Neat: The Story of Bourbon
Available digitally on February 20 is Neat: The Story of Bourbon, a documentary about America’s native spirit. (No, not attitude, the liquor.) I recommend having a cocktail in hand while watching, because you’ll want one, particularly when they start mixing up recipes. “Neat” is a liquor served plain, with no mixers, at room temperature, but it also describes this nifty, wide-ranging film.
When starting, I had no idea how they were going to fill an hour and sixteen minutes, but the variety of people and places shown is fascinating. There’s the first female master distiller since Prohibition; a third-generation employee of a distiller; a guy with a speakeasy in his basement; bourbon archaeologists (who seek historic distilleries); and owners and makers. The movie is directed, co-written, and narrated by David Altrogge and produced and co-written by AJ Hochhalter.
The opening is too reverent and grandiose for my taste, with paeans to the land, the soil, the barrel, the heritage, but there are some nice glamour shots of pours, and once you get past the first few minutes, the movie settles down and there’s great information about how bourbon is made.
Legally, bourbon has to be American, but it doesn’t have to be made in Kentucky (although it did not surprise me that various Kentucky promotional groups are credited as tourism partners in the credits). The whiskey is aged in a charred oak barrel with at least 51% corn (plus rye and barley), and no flavor or color additives allowed.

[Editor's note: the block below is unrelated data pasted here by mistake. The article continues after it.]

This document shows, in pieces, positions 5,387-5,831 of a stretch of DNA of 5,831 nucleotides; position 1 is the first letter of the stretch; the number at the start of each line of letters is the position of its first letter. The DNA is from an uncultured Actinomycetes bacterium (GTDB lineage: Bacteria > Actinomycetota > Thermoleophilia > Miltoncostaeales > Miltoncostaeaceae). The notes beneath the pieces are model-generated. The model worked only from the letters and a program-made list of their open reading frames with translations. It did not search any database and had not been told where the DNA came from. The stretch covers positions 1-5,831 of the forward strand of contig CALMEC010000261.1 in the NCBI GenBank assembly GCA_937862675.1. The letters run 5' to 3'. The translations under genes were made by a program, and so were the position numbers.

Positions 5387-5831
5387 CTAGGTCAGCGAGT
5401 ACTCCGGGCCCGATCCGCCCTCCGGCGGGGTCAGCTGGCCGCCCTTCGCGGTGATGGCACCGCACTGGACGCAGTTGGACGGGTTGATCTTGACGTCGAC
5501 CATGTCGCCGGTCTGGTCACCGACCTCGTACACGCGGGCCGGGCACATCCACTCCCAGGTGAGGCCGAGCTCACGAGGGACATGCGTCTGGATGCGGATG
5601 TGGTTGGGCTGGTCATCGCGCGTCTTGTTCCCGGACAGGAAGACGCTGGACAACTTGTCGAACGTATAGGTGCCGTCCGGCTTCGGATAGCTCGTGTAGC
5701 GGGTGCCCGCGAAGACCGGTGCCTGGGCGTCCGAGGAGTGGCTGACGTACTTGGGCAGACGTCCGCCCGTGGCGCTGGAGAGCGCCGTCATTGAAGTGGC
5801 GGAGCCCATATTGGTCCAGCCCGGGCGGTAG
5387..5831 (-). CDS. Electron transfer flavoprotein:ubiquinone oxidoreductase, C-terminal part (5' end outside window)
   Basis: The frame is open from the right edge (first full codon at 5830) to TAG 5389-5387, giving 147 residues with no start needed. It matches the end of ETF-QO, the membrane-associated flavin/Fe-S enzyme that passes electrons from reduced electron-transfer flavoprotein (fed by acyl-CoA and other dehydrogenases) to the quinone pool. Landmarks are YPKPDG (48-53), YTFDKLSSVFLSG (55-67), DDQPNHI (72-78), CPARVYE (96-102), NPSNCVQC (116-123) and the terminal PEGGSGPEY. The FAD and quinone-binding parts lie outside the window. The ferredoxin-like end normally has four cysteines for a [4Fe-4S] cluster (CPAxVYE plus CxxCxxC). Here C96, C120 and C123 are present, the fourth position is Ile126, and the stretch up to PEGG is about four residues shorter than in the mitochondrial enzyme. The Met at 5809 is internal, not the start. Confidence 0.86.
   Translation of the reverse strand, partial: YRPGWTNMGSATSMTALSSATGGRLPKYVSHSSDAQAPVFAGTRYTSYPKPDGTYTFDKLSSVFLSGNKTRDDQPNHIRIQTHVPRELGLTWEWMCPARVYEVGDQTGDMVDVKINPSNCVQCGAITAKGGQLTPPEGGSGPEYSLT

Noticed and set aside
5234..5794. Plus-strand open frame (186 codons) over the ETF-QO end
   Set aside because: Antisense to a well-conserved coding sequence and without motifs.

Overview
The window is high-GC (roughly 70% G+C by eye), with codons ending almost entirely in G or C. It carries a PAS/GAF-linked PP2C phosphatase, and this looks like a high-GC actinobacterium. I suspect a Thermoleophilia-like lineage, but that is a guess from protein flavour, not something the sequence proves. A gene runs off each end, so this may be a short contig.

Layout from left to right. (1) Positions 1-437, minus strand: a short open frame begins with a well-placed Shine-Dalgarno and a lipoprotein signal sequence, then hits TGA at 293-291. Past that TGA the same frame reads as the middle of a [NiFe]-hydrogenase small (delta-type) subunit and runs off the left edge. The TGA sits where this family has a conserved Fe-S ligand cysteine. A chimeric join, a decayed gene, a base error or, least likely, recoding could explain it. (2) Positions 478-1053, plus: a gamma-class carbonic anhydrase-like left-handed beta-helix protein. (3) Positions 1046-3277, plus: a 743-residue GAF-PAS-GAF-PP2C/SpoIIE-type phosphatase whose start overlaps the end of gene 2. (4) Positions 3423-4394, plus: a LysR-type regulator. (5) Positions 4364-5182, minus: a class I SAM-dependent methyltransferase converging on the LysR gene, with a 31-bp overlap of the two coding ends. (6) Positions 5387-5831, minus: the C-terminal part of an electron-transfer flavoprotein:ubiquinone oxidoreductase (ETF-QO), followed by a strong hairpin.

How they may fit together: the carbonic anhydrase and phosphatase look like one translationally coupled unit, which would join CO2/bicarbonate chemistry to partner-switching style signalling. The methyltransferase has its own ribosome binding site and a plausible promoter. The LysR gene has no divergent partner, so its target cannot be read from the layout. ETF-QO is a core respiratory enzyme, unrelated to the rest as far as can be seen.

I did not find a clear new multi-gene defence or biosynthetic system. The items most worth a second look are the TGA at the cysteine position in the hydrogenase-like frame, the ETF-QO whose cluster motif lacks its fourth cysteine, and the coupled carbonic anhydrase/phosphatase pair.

Historically, they distilled corn whisky to preserve the surplus crop. (I also found out that the mint julep began as a breakfast drink for frontiersmen, which will inspire my next brunch.) Steve Zahn pops up every so often to tell us, amusingly, conflicting legends of bourbon’s invention or other bits of history. As the film continues, we see how, over the years, bourbon makers had to fight counterfeits and survive Prohibition and then waning popularity (being seen as “your dad’s drink”), until finally becoming trendy. Now, it’s once again popular, which is tricky because it takes years to get to market, which makes forecasting more important.
Although the studio provided me a digital review copy, I’m trying to figure out how to gift one to my family, since I’d love to share this with my dad and brother. It’s that kind of film, and in that way, it’s similar to a good bottle. Here’s the trailer.